The Mozilla Foundation has accused Google of falsely classifying apps as “Data Safe” in its Play digital marketplace as much as 80% of the time. Misclassified apps include TikTok, Facebook, and Twitter.
According to their research, Firefox assessed the top 20 paid and free apps, assigning them a “poor,” “needs improvement,” or “OK” rating. A “poor” score gave to 16 out of the 40 total apps, including Twitter, Facebook, and Minecraft. While “needs improvement” gave to 15 of them, including TikTok, YouTube, Google Maps, Gmail, WhatsApp, and Instagram. Just six apps, mostly mobile games like Candy Crush Saga and Subway Surfers, were given a “OK” rating. League of Stickman – Best Acti, Terraria, and UC Browser-Safe, Fast, Private weren’t even using the Google Data Safety Form.
“Google Play Store’s Data Safety labeling would have you presume that neither TikTok nor Twitter share your personal data with third parties,” the Foundation found. Both apps’ privacy policies state that they share user data with platforms, advertising, ISPs, and other organizations.
Mozilla’s privacy-focused research team examined 40 apps from the Play store’s 2.7 million to evaluate Google’s data safety labels.
Four out of every five of the resulting ratings, according to Mozilla’s staff, were incorrect, and 40% of them had significant differences that should have given the apps a “Bad” grade for data security. Had Mozillans graded the students, only 15% would have gotten a “OK” mark.
The researchers approved Stickman Legends Offline Games, Power Amp Full Version Unlocker, League of Stickman: 2020 Ninja, Google Play Games, Subway Surfers, and Candy Crush Saga.
Google Play Free Apps
Most of the time, paid apps were inferior to free apps. The majority of the top 20 paid apps on Google Play, such as Minecraft, Geometry Dash, were rated as “OK.” The top 20 free apps in the marketplace, including Facebook, Messenger, Samsung Push Services, SnapChat, Facebook Lite, and Twitter, all received a “bad” rating.
Mozilla claims that self-reporting fails because it does not force developers to report data sharing with “service providers” and utilizes an inaccurate definition of the term. Nevertheless, narrow definitions of “collecting” and “sharing” data allow app makers to avoid sanctions. The use of “anonymous” data is likewise prohibited.
“Consumers are concerned with privacy and want to download apps wisely. The goal of Google’s Data Safety labels is to assist users in accomplishing this, according to Firefox project manager Jen Caltrider. They unfortunately don’t. I’m concerned that they actually cause more harm than benefit.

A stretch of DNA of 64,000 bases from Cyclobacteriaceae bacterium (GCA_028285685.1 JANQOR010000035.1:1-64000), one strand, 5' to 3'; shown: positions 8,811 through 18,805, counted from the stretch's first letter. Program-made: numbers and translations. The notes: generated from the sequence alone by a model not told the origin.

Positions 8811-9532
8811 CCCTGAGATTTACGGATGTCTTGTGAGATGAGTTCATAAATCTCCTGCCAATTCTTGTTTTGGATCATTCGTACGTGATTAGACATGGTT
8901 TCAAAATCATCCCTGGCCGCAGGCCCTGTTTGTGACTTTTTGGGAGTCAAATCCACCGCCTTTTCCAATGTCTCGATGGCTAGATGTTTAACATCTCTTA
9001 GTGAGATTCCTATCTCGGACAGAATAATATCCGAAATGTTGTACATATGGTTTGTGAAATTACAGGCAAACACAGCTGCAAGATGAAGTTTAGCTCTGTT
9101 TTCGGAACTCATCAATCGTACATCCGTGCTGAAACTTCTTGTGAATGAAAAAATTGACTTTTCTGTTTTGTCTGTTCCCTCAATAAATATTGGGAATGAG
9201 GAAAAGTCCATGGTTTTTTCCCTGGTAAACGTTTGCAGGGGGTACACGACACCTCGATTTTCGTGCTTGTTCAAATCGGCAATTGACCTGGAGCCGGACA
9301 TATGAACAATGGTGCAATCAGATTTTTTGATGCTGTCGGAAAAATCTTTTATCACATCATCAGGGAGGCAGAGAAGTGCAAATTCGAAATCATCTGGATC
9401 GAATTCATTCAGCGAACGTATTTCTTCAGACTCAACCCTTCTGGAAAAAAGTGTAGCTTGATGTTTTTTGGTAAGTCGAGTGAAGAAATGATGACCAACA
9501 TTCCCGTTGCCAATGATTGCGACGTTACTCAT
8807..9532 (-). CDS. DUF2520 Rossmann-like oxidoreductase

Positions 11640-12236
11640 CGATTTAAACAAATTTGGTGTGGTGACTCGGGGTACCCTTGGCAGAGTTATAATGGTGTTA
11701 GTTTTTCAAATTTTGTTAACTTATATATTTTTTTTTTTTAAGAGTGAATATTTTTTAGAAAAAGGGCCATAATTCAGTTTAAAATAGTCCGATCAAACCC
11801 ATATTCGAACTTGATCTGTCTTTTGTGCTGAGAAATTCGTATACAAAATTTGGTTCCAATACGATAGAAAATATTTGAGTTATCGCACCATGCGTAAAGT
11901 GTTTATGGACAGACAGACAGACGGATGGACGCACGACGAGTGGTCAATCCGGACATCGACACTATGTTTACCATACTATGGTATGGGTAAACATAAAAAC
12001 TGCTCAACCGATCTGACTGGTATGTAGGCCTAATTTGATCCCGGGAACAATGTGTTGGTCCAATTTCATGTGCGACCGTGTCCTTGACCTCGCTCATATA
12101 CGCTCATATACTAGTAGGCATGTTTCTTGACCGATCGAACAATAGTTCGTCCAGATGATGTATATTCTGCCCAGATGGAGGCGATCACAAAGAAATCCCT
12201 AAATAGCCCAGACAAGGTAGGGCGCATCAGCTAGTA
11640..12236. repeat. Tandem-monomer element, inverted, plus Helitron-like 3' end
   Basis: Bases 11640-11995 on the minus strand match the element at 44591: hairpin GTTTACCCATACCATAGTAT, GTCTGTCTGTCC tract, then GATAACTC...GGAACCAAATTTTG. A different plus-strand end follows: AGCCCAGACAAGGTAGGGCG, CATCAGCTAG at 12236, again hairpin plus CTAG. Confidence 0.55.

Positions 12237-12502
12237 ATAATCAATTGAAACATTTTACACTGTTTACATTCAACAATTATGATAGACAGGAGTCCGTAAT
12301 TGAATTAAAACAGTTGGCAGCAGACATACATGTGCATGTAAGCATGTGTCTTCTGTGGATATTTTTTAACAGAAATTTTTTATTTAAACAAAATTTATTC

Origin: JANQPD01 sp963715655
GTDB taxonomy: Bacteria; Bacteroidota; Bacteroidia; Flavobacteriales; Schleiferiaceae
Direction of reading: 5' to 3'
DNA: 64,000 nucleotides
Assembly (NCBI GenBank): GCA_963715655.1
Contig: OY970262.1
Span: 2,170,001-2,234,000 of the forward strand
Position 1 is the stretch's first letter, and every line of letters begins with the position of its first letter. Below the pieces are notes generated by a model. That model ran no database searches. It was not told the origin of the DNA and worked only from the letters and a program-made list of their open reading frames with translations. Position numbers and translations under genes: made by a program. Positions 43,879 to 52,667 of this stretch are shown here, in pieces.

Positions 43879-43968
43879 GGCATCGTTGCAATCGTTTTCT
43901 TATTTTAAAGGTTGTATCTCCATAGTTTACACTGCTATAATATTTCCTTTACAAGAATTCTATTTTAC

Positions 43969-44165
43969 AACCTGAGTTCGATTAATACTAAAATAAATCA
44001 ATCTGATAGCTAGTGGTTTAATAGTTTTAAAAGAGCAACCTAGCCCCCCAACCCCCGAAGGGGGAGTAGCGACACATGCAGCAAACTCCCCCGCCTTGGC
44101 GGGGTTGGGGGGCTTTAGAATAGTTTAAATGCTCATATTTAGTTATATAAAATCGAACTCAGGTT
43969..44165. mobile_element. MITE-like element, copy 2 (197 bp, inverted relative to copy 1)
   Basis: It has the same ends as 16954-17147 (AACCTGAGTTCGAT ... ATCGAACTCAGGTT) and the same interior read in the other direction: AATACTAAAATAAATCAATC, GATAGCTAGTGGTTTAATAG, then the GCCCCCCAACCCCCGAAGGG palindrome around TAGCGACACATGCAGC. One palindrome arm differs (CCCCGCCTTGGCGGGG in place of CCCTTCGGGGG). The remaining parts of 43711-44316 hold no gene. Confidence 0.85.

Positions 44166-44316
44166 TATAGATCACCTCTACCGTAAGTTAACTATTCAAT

Notwithstanding its faults, Google’s Data Safety form improves user privacy disclosures, according to the researchers. Google and app developers “share the burden for the failure to improve data privacy transparency in Google’s Play store,” according to Mozilla.
The Firefox privacy team said, “Yet the duties of each are not the same. “As the Play store owner, Google has an additional duty to prevent criminal actors from prospering at the expense of consumers, many of whom are vulnerable, particularly young people.”
However, Google, which has a commercial motivation, “has not committed the resources necessary to tackle the threat,” Mozilla adds.
Google Play has criticized the story
“This study conflates particular Data Safety labels. Inform consumers about the data an app collects, including company-wide privacy guidelines covering a variety of goods and services”. Mozilla Foundation’s poor approach and lack of supporting data make app ratings unreliable for labelling safety or accuracy.
There are supposedly “severe vulnerabilities” in the data safety labels on the Google Play Store. Let Twitter, TikTok, and Facebook to misrepresent data sharing. The Mozilla Foundation studied the Google Play Store’s top 40 Android apps by global downloads. About 80% had privacy policies different from the store’s data safety section.
Last year, Google released its Play Store data privacy section. It was the sole obligation of developers to submit “full and accurate disclosures” for the data. Due to flaws in the safety form’s honor-based system, such as ambiguous definitions for “collection” and “sharing,”. They claim self-reported privacy labels may not fully reflect user data collection because apps do not require to record data sharing with “service providers.”